The brilliant white color of White Sands National Park comes from the mineral gypsum. Several hundred million years ago when the continents were much different than today, oceanic water rose and fell in level leaving a rich deposit of gypsum in the area. Over time, the upward thrust or mountains and widening faults of plates moved, and rainfall carried the gypsum into basins trapping it there.
Over time the basins dried leaving behind selenite crystals. Wind, erosion, and time did their job over time, breaking down the crystals into small particles of sand. Northeast winds pushed the sand creating the iconic desert dunes onto the dunefield we see today. In fact, the size of the dunefield combined with its pale color can be seen from outer space!
White Sands was designated a National Monument in 1933 by Herbert Hoover, and quite recently in 2019 was established as a National Park. Since then the park has remained incredibly popular among visitors. 34,000 people visited in the first year and today, an estimated 600,000 people visit to gaze at the rolling dunes of gorgeous white sand.
In addition to being popular with tourists, the location has been featured in numerous films and television. You may have seen the park in such films as the Transformers movies as well as 1975’s film, The Man Who Feel To Earth, with David Bowie.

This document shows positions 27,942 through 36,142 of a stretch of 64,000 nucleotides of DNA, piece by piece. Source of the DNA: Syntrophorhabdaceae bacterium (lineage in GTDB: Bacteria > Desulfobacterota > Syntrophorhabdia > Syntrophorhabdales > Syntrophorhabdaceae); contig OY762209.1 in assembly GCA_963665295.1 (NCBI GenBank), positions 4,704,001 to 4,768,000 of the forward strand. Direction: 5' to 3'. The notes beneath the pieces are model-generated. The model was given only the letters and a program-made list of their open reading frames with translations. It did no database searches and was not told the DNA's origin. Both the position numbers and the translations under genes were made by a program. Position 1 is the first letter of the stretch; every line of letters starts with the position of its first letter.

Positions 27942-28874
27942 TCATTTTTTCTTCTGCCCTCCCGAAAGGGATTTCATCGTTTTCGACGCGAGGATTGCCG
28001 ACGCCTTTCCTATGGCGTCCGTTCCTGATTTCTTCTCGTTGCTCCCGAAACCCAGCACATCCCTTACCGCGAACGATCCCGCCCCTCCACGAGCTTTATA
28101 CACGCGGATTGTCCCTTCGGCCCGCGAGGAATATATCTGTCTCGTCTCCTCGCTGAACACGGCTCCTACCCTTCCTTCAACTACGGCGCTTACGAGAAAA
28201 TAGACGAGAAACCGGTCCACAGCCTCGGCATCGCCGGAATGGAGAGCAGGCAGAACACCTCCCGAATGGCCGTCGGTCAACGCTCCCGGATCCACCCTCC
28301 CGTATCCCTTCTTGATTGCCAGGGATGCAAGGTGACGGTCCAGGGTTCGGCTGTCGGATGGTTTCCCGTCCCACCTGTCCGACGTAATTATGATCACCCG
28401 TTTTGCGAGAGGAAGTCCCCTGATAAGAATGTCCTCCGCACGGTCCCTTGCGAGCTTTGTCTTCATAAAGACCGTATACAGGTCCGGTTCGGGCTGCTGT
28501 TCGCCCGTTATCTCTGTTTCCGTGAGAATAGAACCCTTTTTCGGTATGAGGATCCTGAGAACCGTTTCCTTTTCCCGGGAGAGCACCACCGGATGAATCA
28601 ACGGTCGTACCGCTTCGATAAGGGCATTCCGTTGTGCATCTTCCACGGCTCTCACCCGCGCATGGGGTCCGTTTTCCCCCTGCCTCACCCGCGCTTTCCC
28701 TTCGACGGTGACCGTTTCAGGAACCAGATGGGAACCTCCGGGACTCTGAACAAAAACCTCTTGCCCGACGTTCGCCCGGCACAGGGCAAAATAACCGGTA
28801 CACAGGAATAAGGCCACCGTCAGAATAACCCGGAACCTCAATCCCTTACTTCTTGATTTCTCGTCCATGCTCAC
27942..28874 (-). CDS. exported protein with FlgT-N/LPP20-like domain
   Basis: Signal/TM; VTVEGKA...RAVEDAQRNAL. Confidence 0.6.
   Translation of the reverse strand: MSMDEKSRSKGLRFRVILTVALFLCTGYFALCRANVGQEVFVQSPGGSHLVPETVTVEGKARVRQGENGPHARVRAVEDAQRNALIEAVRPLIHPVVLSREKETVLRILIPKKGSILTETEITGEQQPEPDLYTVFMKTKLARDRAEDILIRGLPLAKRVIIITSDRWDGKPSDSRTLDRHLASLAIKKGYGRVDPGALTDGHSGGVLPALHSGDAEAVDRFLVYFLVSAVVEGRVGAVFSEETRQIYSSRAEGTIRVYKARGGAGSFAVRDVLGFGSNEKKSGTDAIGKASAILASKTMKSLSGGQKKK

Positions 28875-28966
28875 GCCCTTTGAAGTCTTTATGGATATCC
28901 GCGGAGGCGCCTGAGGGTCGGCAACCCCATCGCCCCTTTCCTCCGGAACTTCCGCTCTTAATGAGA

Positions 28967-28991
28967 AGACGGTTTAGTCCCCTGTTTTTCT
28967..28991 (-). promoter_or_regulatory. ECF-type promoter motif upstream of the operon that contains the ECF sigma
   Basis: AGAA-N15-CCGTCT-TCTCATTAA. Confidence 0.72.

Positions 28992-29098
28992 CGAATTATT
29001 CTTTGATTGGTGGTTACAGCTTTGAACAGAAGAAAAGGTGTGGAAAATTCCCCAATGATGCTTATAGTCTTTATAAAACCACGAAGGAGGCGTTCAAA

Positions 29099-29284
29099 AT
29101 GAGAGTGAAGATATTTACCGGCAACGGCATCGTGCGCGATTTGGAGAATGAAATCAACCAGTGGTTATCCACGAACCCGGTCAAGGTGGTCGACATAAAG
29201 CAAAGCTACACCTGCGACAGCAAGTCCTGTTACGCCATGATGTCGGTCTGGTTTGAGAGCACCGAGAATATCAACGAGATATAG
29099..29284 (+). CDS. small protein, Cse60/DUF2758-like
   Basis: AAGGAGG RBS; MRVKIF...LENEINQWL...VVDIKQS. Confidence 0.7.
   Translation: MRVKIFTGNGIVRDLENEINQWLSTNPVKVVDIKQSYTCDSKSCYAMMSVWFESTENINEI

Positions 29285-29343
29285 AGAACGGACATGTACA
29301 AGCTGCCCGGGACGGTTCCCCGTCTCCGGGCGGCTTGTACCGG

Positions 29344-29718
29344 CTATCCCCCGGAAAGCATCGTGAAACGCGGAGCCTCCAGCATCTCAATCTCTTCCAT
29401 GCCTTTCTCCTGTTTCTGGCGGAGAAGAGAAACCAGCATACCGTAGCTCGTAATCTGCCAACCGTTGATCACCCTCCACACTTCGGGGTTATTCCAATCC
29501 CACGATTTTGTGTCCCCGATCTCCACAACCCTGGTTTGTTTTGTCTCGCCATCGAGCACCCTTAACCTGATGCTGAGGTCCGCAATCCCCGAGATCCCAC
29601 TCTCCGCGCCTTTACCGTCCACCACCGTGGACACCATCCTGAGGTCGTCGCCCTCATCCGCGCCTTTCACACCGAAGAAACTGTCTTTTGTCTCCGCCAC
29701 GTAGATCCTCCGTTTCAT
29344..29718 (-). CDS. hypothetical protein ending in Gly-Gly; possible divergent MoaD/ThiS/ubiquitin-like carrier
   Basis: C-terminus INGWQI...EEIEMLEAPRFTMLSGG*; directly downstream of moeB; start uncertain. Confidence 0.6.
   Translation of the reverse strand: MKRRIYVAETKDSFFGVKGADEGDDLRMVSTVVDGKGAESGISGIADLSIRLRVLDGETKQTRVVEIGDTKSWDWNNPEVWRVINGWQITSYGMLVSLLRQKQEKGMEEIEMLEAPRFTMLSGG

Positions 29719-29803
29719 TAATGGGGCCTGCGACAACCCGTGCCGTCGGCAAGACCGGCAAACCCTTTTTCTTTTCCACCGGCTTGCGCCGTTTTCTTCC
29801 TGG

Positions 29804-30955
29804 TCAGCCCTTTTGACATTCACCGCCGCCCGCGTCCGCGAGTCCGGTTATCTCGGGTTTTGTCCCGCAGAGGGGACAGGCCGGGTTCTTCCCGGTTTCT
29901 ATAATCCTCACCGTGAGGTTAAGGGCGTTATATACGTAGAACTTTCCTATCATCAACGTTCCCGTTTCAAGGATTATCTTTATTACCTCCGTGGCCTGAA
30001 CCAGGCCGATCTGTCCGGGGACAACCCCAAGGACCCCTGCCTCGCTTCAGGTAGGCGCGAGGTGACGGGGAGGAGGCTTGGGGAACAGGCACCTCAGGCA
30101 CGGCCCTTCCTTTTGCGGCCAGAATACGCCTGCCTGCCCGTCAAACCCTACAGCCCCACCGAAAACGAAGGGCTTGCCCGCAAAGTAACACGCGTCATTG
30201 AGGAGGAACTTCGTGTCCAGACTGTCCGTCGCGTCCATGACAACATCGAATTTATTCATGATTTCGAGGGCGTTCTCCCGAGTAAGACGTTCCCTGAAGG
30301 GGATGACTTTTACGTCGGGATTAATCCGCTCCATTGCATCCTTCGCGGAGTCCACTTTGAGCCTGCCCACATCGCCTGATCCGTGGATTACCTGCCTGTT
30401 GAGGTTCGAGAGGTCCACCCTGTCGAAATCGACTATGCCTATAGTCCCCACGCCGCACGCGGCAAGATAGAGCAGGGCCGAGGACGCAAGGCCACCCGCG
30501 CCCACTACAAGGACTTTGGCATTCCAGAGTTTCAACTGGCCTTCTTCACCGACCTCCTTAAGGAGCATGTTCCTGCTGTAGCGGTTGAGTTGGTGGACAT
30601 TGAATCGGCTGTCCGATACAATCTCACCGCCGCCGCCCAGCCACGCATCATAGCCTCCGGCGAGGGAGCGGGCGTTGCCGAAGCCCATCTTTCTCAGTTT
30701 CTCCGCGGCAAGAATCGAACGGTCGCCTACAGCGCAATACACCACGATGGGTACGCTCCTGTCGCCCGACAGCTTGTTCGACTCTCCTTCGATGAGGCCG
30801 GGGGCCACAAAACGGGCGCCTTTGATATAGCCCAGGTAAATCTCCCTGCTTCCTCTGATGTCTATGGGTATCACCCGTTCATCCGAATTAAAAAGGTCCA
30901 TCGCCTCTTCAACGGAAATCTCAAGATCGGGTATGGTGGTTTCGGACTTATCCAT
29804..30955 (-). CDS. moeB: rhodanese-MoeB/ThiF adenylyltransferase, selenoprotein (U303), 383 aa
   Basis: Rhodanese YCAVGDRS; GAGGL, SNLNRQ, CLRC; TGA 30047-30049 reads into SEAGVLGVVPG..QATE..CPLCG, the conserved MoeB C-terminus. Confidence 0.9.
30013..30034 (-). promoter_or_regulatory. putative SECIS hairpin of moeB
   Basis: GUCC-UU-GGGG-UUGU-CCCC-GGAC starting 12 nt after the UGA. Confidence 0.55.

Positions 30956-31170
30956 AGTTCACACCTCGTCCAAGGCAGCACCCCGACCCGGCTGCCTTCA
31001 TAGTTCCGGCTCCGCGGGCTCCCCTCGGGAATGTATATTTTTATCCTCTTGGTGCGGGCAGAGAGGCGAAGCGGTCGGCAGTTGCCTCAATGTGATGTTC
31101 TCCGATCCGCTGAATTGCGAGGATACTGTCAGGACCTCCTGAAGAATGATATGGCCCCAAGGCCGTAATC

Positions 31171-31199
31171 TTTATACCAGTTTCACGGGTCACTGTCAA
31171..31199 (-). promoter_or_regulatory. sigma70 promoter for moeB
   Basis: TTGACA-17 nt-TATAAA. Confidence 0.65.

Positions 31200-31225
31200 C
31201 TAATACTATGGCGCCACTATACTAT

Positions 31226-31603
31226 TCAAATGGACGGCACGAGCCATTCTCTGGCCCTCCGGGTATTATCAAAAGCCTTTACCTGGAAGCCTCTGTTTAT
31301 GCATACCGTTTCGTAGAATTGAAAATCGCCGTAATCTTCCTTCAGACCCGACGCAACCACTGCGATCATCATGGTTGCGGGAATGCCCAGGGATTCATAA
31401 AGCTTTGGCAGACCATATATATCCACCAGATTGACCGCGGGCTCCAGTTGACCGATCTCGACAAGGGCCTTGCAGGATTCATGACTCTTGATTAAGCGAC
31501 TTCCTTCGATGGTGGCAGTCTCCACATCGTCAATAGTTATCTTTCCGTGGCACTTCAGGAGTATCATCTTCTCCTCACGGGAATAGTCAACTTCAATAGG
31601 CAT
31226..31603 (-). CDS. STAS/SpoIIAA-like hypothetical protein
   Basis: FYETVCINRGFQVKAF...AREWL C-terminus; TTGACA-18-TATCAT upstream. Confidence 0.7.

One of the most popular activities one can do while visiting White Sands is sledding down the dunes. Located in the visitor center are blue plastic disc sleds that one can purchase for use. This activity is great fun for people of all ages and not to be missed! Just remember to grab a piece of wax while making your purchase as this makes the sledding experience much more enjoyable. Without the wax, the sleds tend to drag in the sand a bit and will not go as fast.
Due to the proximity to White Sands Missile Range, guests of the park are advised to check online for closures. The visitor center and gift shop still remain open during testing, however, the road into the dunefield may close for up to three hours.